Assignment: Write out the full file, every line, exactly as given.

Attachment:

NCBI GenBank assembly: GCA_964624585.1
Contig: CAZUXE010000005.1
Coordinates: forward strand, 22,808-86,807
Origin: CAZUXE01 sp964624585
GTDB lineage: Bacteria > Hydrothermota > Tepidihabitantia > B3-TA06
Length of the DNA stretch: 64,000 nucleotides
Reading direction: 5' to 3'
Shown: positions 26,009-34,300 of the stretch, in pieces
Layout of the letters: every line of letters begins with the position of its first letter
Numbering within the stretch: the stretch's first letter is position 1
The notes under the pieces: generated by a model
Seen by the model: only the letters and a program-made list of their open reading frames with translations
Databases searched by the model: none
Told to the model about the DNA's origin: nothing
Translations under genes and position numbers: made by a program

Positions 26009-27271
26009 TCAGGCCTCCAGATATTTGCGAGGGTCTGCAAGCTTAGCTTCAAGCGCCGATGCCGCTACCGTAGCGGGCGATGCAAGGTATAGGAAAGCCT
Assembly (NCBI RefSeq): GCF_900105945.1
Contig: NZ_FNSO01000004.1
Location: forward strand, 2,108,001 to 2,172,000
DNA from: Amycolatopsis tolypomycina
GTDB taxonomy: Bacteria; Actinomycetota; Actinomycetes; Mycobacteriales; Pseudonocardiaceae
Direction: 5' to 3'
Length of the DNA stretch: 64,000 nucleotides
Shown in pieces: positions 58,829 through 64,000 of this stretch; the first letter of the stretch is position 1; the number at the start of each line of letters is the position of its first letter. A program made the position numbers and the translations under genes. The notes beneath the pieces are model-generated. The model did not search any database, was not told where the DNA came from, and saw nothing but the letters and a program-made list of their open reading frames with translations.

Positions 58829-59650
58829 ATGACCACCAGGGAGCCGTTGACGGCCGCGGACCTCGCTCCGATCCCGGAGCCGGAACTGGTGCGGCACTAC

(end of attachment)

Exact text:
NCBI GenBank assembly: GCA_964624585.1
Contig: CAZUXE010000005.1
Coordinates: forward strand, 22,808-86,807
Origin: CAZUXE01 sp964624585
GTDB lineage: Bacteria > Hydrothermota > Tepidihabitantia > B3-TA06
Length of the DNA stretch: 64,000 nucleotides
Reading direction: 5' to 3'
Shown: positions 26,009-34,300 of the stretch, in pieces
Layout of the letters: every line of letters begins with the position of its first letter
Numbering within the stretch: the stretch's first letter is position 1
The notes under the pieces: generated by a model
Seen by the model: only the letters and a program-made list of their open reading frames with translations
Databases searched by the model: none
Told to the model about the DNA's origin: nothing
Translations under genes and position numbers: made by a program

Positions 26009-27271
26009 TCAGGCCTCCAGATATTTGCGAGGGTCTGCAAGCTTAGCTTCAAGCGCCGATGCCGCTACCGTAGCGGGCGATGCAAGGTATAGGAAAGCCT
Assembly (NCBI RefSeq): GCF_900105945.1
Contig: NZ_FNSO01000004.1
Location: forward strand, 2,108,001 to 2,172,000
DNA from: Amycolatopsis tolypomycina
GTDB taxonomy: Bacteria; Actinomycetota; Actinomycetes; Mycobacteriales; Pseudonocardiaceae
Direction: 5' to 3'
Length of the DNA stretch: 64,000 nucleotides
Shown in pieces: positions 58,829 through 64,000 of this stretch; the first letter of the stretch is position 1; the number at the start of each line of letters is the position of its first letter. A program made the position numbers and the translations under genes. The notes beneath the pieces are model-generated. The model did not search any database, was not told where the DNA came from, and saw nothing but the letters and a program-made list of their open reading frames with translations.

Positions 58829-59650
58829 ATGACCACCAGGGAGCCGTTGACGGCCGCGGACCTCGCTCCGATCCCGGAGCCGGAACTGGTGCGGCACTAC